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Water and Sound in Islamic Architecture

 

Water and Sound in Islamic Architecture

 

Patricia Blessing

 

Synopsis:

This talk examines the presence and meaning of sound and water in pre-modern Islamic architecture. Examples include palaces, religious spaces, and a hospital to present a diverse picture of the ways in which water is present within architecture and human-made landscapes. The sound of water emerges as a major aspect in shaping the sensory experience of these spaces.

 

References:

Blessing, Patricia. “The Vessel as Garden: The ‘Alhambra Vases’ and Sensory Perception in Nasrid Architecture,” in: Sensory Reflections: Traces of Experience in Medieval Artifacts, ed. Fiona Griffiths and Kathryn Starkey (Berlin: De Gruyter, 2018), 116-141.

Ergin, Nina. “The Soundscape of Sixteenth-Century Istanbul Mosques: Architecture and Qur’an Recital,” JSAH 67, no. 2 (June 2008): 204–221.

Frishkopf, Michael Aaron, and Federico Spinetti, ed. Music, Sound, and Architecture in Islam. Austin: The University of Texas Press, 2018.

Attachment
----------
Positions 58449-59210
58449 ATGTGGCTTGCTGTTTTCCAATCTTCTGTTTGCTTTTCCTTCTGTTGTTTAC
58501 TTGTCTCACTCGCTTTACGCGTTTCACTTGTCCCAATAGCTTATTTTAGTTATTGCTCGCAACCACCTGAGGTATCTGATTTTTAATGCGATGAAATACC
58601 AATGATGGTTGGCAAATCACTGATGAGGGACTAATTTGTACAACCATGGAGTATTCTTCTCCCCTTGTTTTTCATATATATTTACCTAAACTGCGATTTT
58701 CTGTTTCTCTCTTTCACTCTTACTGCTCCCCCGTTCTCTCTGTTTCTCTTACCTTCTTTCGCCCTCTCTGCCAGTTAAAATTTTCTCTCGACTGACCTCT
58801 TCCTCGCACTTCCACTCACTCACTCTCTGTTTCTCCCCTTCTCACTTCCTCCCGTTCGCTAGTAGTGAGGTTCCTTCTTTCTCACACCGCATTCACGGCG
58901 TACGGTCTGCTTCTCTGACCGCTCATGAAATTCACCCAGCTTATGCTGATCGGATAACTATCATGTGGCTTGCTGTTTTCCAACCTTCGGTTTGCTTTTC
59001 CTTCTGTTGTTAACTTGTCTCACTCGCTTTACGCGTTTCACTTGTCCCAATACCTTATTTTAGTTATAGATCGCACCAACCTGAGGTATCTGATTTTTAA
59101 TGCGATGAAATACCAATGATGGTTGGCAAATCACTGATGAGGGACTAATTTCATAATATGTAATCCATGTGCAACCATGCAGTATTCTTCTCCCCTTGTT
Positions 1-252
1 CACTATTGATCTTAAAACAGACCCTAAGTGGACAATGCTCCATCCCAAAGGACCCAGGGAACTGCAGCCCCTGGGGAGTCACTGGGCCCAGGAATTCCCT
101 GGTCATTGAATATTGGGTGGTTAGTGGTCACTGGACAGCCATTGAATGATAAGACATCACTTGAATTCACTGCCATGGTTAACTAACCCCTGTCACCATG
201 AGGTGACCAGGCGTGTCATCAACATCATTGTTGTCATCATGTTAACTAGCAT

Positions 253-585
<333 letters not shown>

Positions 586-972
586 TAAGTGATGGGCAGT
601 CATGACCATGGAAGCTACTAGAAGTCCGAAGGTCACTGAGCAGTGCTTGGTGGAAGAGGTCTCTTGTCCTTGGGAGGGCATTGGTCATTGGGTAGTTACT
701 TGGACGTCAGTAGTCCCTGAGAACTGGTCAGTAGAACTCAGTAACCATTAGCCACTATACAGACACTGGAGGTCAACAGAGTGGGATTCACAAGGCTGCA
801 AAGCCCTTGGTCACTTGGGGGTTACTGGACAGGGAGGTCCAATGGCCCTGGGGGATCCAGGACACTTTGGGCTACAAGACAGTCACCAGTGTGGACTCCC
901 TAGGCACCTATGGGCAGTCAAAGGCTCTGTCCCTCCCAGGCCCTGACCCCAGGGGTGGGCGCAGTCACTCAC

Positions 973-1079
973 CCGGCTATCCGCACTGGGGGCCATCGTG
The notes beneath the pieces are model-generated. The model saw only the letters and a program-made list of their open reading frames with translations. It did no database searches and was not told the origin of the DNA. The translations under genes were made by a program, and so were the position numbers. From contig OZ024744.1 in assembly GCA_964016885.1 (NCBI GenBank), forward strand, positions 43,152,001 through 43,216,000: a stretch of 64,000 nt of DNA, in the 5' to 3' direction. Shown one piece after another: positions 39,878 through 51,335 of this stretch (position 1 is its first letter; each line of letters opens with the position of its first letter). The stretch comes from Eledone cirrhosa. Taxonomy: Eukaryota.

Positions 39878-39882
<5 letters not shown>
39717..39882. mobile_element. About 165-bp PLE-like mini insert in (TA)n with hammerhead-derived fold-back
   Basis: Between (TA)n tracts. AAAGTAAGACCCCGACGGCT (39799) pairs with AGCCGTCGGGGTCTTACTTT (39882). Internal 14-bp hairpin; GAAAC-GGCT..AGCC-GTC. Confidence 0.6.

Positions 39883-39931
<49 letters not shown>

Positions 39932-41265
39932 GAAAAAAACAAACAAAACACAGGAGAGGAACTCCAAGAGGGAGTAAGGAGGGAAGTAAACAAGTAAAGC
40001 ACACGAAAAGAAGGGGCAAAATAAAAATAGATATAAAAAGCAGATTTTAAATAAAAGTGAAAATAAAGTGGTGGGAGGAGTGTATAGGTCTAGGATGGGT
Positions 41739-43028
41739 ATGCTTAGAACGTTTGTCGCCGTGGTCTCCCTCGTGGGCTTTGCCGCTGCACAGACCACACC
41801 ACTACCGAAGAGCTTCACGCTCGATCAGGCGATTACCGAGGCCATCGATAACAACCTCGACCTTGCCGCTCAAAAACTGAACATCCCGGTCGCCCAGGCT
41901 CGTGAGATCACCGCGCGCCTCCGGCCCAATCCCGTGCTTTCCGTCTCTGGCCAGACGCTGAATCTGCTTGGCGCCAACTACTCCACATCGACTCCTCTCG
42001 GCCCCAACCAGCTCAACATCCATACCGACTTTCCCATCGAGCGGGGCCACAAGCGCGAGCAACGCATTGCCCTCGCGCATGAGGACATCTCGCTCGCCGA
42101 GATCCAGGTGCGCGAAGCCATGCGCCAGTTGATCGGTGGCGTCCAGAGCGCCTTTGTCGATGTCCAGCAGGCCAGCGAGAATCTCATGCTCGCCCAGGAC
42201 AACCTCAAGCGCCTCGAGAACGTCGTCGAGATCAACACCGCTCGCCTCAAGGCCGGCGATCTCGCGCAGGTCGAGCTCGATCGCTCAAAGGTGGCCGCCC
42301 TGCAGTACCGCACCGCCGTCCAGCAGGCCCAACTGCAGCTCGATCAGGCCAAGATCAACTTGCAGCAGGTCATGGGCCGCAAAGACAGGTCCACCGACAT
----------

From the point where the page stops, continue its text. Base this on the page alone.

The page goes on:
Puerta Vílchez, José Miguel. La poética del agua en el Islam = The Poetics of Water in Islam. Sabarís, Baiona: Trea, 2011.

Ruggles, D. Fairchild. Islamic Gardens and Landscapes. Philadelphia: University of Pennsylvania Press, 2008.

 

Citation:

Patricia Blessing, “Water and Sound in Islamic Architecture,” Khamseen: Islamic Art History Online, published 28 August 2020.

 

Patricia Blessing is Assistant Professor of Islamic Art History in the Department of Art & Archaeology at Princeton University, where she received her PhD in 2012. Her book, Rebuilding Anatolia after the Mongol Conquest: Islamic Architecture in the Lands of Rūm, 1240–1330 (Ashgate, 2014) investigates the relationship between patronage, politics, and architectural style after the integration of the region into the Mongol empire.